How can all of this be empowering to students? That part is easy! I’ll gladly listen. I enjoy serving as the “educated public” to whom you explain your science. I love hearing about the work that you hope to do one day, and how it could change the world. I can connect you with resources for your research. I can also tell you stories of other students who have made it in the past–just ask.

Oh, yeah–and I don’t expect that you have the same superpower. You have your own superpowers. When you find a career that’s a match for your powers, that’s when you’ll know you’re in the right place. That’s your wisdom for the day. 😉


While I’ve been working on sketching out a post that really does relate to the theme of this blog(!), I’ve also been thinking about something else. For me, in my own mind and heart and work, this ties together education and library science and other major components of my profession and my life. (But yeah — it does stray away from the theme a bit. No excuses. 🙂  )

Recently I’ve been doing some organized soul searching — among other things, receiving some amazing mid-career coaching from my friend Janneke — and I have developed a new practice. It’s changed things.

When I find myself hesitating to take a professional leap right now, I try to pull apart the layers of emotion that are guiding my choice. What’s really there, layer upon layer? What’s keeping me from taking action? Sometimes there are perfectly good reasons — the time isn’t right, or I need to think through the options further, or…sometimes it’s just a case of common sense!…but sometimes there’s a layer of fear.

And if it’s fear without a good reason, I try to look at the situation and the choices without that layer of fear. What does the answer look like now? Powerful magic, my friends.

What we can learn from each other: Librarians and university faculty

Welcome to the new year! May it be a year of learning from each other.

I spend a lot of my working life in academic libraries talking with university faculty. (At my institution, librarians are faculty as well. But I’m talking about English professors, art professors, engineering professors…you get the idea.) I spend a lot of my commuting & research time reading articles about academic libraries, and about both P-12 and higher education. I spend a lot of time in my doctoral program debating and discussing and binding with teachers and administrators from a wide variety of settings. So you can guess some of the things that I think about.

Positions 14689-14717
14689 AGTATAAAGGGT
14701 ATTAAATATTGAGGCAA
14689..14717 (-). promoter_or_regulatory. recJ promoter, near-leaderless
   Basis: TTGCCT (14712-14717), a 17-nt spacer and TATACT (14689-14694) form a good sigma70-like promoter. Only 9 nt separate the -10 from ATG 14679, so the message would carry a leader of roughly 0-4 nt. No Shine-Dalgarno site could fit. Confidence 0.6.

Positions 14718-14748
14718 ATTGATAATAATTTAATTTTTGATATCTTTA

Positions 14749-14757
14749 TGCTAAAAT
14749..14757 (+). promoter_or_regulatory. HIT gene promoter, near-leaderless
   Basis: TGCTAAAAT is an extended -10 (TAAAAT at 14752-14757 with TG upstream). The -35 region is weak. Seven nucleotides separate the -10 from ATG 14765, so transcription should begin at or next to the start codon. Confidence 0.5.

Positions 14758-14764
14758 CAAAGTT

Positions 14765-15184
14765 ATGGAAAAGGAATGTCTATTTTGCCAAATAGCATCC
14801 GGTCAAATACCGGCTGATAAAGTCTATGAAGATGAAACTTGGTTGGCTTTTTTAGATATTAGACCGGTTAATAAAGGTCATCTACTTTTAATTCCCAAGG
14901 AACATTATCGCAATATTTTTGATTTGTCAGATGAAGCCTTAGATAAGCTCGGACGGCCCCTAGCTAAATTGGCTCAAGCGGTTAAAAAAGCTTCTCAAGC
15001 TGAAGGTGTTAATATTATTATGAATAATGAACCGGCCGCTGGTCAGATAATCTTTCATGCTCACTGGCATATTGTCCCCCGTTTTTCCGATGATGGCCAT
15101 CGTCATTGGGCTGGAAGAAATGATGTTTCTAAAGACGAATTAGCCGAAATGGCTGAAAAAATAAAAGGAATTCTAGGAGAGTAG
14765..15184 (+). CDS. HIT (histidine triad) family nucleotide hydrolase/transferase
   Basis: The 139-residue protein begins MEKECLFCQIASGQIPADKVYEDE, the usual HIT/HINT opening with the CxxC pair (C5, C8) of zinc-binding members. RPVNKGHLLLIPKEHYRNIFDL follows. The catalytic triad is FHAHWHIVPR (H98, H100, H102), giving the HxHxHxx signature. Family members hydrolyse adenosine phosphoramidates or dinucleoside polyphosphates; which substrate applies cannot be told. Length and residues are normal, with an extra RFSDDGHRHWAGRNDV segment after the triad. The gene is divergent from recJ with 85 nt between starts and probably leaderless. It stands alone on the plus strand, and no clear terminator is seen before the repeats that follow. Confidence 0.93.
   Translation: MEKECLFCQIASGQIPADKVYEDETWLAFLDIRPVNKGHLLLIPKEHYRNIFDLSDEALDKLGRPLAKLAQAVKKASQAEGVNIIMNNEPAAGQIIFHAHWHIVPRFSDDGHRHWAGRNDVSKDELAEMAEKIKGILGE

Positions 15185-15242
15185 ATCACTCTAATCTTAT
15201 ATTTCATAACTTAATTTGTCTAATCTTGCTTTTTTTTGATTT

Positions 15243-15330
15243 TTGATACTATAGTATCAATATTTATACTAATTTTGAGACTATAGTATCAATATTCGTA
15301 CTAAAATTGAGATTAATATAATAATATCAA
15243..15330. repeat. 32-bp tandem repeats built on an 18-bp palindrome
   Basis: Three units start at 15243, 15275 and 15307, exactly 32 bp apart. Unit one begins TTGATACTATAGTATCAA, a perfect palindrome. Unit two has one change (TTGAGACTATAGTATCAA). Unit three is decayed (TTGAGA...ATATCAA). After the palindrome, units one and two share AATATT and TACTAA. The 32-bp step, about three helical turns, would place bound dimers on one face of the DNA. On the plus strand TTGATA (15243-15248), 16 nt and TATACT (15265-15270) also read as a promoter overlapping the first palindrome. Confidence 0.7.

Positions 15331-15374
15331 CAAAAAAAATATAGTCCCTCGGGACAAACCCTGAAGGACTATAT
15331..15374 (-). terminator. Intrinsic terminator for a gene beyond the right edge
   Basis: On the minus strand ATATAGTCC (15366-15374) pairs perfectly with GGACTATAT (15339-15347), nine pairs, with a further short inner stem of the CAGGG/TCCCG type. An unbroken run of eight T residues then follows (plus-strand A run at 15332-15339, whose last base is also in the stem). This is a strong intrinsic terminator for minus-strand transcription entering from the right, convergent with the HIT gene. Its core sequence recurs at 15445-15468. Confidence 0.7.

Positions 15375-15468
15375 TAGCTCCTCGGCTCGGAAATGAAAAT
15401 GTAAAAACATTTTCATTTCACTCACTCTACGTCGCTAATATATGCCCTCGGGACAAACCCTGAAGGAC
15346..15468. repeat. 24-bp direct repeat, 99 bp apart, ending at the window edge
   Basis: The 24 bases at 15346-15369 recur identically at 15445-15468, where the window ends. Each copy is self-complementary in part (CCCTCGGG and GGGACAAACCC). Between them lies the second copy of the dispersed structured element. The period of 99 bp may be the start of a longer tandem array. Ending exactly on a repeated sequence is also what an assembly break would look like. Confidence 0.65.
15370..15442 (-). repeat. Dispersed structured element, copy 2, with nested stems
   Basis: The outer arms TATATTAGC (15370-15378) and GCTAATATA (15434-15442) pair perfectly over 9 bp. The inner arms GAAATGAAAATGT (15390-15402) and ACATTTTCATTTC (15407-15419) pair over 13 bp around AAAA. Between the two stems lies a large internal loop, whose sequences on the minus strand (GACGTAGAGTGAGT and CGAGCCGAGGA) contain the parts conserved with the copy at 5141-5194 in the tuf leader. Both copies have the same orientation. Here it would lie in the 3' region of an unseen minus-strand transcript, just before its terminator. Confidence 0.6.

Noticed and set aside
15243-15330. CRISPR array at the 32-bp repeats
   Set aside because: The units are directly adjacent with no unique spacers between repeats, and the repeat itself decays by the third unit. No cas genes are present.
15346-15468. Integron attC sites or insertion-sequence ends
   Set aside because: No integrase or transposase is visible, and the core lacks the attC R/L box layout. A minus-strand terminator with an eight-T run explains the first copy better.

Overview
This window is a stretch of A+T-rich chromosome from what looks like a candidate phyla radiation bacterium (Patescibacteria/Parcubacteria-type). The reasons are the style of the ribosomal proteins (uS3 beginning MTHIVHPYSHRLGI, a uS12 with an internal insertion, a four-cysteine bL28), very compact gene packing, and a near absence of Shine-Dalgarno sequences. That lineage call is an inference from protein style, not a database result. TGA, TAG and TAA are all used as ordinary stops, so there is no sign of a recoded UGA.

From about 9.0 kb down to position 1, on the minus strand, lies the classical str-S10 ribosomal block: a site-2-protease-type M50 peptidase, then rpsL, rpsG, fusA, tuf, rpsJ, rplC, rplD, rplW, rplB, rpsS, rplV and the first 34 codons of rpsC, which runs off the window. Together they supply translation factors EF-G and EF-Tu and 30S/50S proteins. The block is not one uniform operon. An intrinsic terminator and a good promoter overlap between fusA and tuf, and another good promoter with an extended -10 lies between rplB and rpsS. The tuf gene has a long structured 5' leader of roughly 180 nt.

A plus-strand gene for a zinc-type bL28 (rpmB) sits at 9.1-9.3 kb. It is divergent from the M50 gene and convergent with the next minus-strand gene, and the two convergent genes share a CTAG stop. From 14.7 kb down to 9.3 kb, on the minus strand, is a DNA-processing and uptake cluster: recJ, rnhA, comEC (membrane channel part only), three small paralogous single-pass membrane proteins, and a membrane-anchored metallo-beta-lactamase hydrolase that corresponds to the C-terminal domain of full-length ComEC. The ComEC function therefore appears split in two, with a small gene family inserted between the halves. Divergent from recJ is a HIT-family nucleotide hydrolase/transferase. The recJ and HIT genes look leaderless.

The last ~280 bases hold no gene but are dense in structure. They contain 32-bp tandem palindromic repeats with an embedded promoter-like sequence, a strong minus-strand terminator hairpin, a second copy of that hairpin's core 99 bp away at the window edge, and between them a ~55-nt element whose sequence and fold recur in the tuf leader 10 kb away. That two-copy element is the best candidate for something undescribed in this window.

One of the most pragmatic, given my work is–my gosh, there is so much that academic librarians and university faculty can learn from each other! Another is–why aren’t we talking more about this? That and other connections between the fields of LIS and education–which can so intimately inform each other–is indeed the theme of this blog.

So let’s talk. First, what can academic librarians tell university faculty? Here’s a list to start with:

  • We have a longitudinal view of students’ academic and personal development. We often work closely with a small but meaningful number of students from the first time they choose to connect with the library until they graduate.
  • What do students really know about research? Ask a librarian. For many of us, that’s our life.
  • Students share their challenges, victories, fears, and complaints candidly.
  • Rather profoundly, students often verbalize how they are applying ideas learned in one class, in another class. We see transfer of learning on the large scale.
  • Similarly, students often explain assignments’ requirements to us. We have a good idea what kinds of instructions trip students up, and what supports smooth sailing.
  • Although you could argue that the students we work with may not represent campus demographics accurately, we do work extensively with both high achievers and struggling students. Academic librarians have insights into what students with different academic backgrounds and/or levels of preparation find helpful, struggle with, and so on.

What can librarians learn from university faculty? A few ideas based on my experiences:

  • Faculty know individual students deeply. They have a detailed view of individuals’ performance, needs, and more.